Midwives often describe their job as 'privileged'. The role they have in preparing women for the delivery of new life makes them a vital presence during all stages of pregnancy, labour and the early postnatal period.
The role Midwives have in preparing women for the delivery of new life makes them a vital presence during all stages of pregnancy, labour and the early postnatal period.
As well as the satisfaction it brings, the role is demanding and carries a high level of responsibility. Midwives work in all healthcare settings in a variety of ways, providing women and their families with choices and continuity of care.
You’ll mainly deal with pregnant women requiring professional support and advice. You are likely to be the lead health professional and contact for a woman, providing evidence-based information and helping her make informed choices about the options and services available throughout her pregnancy.
You’ll be the expert on childbirth and your responsibilities are likely to be diverse. You’ll provide:
- provide full antenatal care, including parenting classes, clinical examinations and screening
- identify high-risk pregnancies
- monitor women and support them during labour and the birthing process
- teach new and expectant mothers how to feed, care for and bathe their babies
You could be working with women from a variety of backgrounds and you will need to be confident enough to communicate with different people. Some women and their families might be homeless, socially excluded, have disabilities or be very young. Other clients may be from certain cultural or religious backgrounds.
All women will need you to understand the emotional, physical and psychological processes of pregnancy and birth. Sometimes pregnancies do not go to plan and you will need to offer support and advice on stillbirth, miscarriage, termination, neonatal death and neonatal abnormalities.
If you are working as a community midwife, you are likely to develop good professional relationships with your families, which can make counselling easier at difficult times.
You’ll often work on a rota and be on-call to provide 24-hour care at the woman’s home as well as in hospital.
Working autonomously and as part of a team
As a midwife, you’ll mainly deal with women who are healthy but require professional support and advice to help them throughout pregnancy, labour and the postnatal period.
If there are no complications, you will be the lead health professional and contact for a woman, providing evidence-based information and helping her make informed choices about the options and services available throughout her pregnancy and labour.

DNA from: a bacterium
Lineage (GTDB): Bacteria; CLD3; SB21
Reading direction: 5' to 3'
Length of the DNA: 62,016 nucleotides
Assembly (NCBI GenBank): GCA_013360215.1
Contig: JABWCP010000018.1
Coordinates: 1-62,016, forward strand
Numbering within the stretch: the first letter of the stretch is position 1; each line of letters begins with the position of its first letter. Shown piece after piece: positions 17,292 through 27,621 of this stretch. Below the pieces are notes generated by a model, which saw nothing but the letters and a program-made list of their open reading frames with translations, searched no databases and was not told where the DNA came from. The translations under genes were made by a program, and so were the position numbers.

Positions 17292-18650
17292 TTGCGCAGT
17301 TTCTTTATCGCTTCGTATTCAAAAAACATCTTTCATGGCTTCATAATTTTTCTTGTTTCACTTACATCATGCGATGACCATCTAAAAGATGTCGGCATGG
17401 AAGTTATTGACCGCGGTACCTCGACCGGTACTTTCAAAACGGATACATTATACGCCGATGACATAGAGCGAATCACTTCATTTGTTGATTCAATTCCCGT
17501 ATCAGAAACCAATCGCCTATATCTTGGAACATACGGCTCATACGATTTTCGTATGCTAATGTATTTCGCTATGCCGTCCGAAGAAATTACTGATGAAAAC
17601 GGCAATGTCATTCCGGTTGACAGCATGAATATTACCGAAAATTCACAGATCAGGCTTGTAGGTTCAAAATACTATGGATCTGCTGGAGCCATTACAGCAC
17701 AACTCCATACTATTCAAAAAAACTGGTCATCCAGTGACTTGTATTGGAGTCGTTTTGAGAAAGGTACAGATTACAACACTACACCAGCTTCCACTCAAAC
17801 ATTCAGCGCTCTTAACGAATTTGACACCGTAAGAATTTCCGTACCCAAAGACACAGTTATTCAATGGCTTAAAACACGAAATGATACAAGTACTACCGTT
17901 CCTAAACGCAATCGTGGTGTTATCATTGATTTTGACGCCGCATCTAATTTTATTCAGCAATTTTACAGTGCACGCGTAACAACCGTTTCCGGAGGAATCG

A midwife’s client base often includes women from a variety of backgrounds and you will need to be confident enough to communicate with different people. Some women and their families will have challenging circumstances – they may be homeless, socially excluded, have disabilities or be very young, in which case you may need to liaise with social services.
Other clients may be from certain cultural or religious backgrounds, where high levels of empathy and intuition are important.
Frequently asked questions
What opportunities are available?
Exciting opportunities exist for midwives working in the Royal Victoria Infirmary’s maternity services. The unit was rated outstanding in the most recent CQC inspection. There are around 6500 births per year of which 1400 births are in the co-located midwifery-led Newcastle Birthing Centre. We provide a comprehensive range of services from low risk to highly complex care for women and babies which are inclusive of four community midwifery teams. This provides midwives working in the Trust diverse professional experiences and makes clinical practice both exciting and challenging.
All newly registered and new to post midwives receive a comprehensive preceptorship programme on appointment and a designated Band 7 Team Lead. This helps with orientation into all clinical areas, develop the required knowledge, clinical skills and competencies. This is supported and facilitated by our team of Practice Support Midwives.
We have teams of Research and Specialist Midwives who are an educational resource and provide clinical support for midwives. We also have a large team of support staff including theatre nurses, nursery nurses, midwifery support workers and health care assistants.
How do we recruit?
All midwifery vacancies are advertised here. Interview dates are included on the adverts. It is unlikely interviews can be provided on alternative dates.
Band 5 and Band 6 posts are usually advertised together. The posts, unless stated, would be for rotational posts providing antenatal, intrapartum and postnatal hospital and community care.
Band 7 posts would be for a specific clinical area. Part of the recruitment process would include Strength Based Recruitment.
Each vacancy will have a named contact should applicants have any specific queries.
Can I visit the unit?
If you have not worked in the Trust before we would encourage you to come and look around the unit in advance of your interview. To do this, please contact the named contact on the job advert and we will be happy to arrange this for you.